Understanding the Big Picture of Cybersecurity Starts with NIST
For any small and medium-sized business (SMB), the number of cybersecurity solutions to choose from can be overwhelming. If they are also not convinced cyberattacks pose a threat to them — as a recent CNBC survey shows — they may be even less inclined to consider taking action to improve their cybersecurity posture.
But SMBs that leave their assets vulnerable to exploitation face an existential threat. In 2020, for instance, 43% of cyberattacks targeted small businesses, according to a Verizon report.
Cue the managed service providers (MSP). When it comes to helping SMBs realize the acute risks inaction brings, MSPs have a crucial role to play. MSPs are ideally positioned to introduce the benefits of vulnerability management to their customers — and it’s especially helpful to frame the discussion in the context of the big picture of cybersecurity.
Aside from boosting your credibility by being able to function as a thought leader in cybersecurity, it helps your customer understand the full threat landscape.
So, how do you cut through the noise and secure buy-in from your SMB customers?
The answer: Lean on the NIST Cybersecurity Framework.
Guidelines no business can afford to ignore
Considered the gold standard for building an effective cybersecurity program, the framework provides the optimal context for an articulate conversation about cybersecurity risk.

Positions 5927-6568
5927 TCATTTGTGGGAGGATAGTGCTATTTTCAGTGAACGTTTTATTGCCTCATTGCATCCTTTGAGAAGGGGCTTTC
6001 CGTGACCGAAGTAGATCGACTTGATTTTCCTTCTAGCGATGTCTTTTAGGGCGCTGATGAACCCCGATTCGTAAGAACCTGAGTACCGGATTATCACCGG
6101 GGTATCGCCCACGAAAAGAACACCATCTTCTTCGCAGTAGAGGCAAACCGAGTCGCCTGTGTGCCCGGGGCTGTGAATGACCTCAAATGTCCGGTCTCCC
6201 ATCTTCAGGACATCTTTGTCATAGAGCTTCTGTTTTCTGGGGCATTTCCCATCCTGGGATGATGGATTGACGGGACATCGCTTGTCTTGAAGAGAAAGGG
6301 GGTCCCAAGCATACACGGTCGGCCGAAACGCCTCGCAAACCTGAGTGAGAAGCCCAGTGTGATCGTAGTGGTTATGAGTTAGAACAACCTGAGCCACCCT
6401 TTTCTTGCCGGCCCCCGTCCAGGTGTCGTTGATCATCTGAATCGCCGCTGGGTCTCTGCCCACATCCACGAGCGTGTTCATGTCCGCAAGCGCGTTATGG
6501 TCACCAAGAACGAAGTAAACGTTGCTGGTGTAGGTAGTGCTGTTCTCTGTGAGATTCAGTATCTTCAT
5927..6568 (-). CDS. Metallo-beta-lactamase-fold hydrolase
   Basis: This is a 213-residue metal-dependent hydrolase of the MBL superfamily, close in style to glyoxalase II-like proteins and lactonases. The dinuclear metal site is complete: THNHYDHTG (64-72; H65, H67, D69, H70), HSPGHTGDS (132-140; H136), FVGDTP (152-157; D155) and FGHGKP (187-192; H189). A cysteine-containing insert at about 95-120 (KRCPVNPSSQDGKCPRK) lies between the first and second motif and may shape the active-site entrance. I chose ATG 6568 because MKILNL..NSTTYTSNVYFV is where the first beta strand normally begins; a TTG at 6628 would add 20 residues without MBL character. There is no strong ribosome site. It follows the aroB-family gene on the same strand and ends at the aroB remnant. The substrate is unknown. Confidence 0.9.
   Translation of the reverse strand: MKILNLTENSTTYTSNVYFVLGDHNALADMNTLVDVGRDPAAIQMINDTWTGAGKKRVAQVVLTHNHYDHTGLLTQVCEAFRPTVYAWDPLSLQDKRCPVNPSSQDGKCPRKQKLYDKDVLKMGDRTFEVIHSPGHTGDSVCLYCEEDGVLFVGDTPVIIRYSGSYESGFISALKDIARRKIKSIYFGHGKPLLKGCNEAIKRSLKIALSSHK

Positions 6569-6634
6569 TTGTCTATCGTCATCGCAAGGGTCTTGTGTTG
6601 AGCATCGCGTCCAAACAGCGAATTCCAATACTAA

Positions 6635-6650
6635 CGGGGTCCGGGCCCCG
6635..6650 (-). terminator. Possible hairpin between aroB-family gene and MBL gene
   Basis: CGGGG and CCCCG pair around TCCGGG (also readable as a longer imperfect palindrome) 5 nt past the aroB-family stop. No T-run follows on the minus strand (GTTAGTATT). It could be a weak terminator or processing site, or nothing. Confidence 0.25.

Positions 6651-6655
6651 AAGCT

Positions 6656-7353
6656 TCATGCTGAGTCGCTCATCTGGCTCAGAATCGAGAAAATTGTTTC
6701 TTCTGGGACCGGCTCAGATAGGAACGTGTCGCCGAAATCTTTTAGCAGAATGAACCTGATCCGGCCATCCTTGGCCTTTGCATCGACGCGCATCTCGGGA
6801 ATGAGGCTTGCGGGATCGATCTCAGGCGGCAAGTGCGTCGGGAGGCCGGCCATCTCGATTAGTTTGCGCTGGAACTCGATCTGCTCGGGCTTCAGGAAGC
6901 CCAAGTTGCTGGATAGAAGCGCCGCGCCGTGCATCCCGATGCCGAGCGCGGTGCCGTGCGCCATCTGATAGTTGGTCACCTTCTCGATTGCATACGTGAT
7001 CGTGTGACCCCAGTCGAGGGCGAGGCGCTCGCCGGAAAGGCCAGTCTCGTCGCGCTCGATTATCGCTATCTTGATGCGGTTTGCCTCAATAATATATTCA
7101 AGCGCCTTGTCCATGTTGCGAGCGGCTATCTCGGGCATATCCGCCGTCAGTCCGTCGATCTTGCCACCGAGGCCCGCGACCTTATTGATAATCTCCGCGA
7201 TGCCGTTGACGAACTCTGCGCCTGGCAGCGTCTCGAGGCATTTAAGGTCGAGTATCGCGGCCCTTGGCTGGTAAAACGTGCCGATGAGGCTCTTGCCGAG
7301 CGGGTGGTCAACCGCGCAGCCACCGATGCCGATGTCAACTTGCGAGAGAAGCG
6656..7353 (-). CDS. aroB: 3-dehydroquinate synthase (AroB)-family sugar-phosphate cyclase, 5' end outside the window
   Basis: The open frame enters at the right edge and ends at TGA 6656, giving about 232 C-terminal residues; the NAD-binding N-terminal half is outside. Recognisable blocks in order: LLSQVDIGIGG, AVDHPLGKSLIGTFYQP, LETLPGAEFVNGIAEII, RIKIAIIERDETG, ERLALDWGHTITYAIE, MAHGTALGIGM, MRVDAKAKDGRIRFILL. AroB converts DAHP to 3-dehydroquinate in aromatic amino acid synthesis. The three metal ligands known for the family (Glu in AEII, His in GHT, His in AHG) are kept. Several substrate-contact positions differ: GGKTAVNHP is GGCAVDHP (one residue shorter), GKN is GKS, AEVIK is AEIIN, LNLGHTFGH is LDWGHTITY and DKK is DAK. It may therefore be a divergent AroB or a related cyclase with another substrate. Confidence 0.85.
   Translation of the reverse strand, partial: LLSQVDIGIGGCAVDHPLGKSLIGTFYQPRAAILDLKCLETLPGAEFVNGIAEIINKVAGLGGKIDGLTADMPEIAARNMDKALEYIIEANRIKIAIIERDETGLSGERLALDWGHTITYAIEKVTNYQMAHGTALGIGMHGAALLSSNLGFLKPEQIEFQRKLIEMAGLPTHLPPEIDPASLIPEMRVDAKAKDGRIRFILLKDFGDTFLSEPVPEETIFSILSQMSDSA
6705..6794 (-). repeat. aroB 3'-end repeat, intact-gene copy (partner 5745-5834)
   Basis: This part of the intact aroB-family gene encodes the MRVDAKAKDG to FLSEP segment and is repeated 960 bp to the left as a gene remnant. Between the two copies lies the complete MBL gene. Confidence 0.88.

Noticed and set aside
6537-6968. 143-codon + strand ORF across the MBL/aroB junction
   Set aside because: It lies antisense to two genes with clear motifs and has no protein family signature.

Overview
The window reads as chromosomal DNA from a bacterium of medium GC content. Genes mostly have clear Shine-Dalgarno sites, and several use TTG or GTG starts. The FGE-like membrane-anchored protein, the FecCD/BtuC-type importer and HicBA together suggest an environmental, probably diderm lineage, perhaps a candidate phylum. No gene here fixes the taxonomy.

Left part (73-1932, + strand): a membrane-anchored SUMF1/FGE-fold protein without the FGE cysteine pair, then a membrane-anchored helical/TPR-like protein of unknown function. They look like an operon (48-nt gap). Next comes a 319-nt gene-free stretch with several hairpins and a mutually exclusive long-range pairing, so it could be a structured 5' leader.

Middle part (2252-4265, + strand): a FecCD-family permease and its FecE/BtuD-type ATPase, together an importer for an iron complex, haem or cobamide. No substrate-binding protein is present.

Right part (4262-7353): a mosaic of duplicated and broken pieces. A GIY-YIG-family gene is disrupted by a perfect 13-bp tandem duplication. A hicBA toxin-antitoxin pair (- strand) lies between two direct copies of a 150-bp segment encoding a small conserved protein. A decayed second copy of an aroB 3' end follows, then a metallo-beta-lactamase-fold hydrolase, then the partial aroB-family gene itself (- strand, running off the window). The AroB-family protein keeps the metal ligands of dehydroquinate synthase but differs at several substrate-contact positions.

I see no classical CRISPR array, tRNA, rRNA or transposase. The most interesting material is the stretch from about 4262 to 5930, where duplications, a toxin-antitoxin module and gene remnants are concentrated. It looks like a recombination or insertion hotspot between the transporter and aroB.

Drafted by the National Institute of Standards and Technology (NIST) at the U.S. Department of Commerce, it’s designed to help businesses of all sizes better understand, manage, and reduce their cybersecurity risk and protect their networks and data. Although voluntary, no business that seeks to adopt best practices for cybersecurity protection can overlook the importance of this source.
Designed to improve communication about cybersecurity
Interestingly, one of the key aims of the NIST Cybersecurity Frameworks is to foster communication about risk and cybersecurity management amongst internal and external organizational stakeholders.
In response to a question on why organizations should use the framework, NIST replies:
“By providing a common language to address cybersecurity risk management, it is especially helpful in communicating inside and outside the organization. That includes improving communications, awareness, and understanding between and among IT, planning, and operating units, as well as senior executives of organizations. Organizations also can readily use the Framework to communicate current or desired cybersecurity posture between a buyer or supplier.”
A full understanding of the framework leaves an organization better equipped to prioritize investments and maximize the impact of each dollar spent on cybersecurity. In that regard, an MSP can use the framework to explain to customers how the cybersecurity protection and response process is categorized — and why it can make sense to focus on certain solutions over others.
Why it pays to focus on Identify and Protect
The backbone of the framework consists of five core functions around which all other elements are organized.
- Identify: Inventorying assets and vulnerabilities, measuring attack surface, prioritizing, baselining normal, threat modeling, risk assessment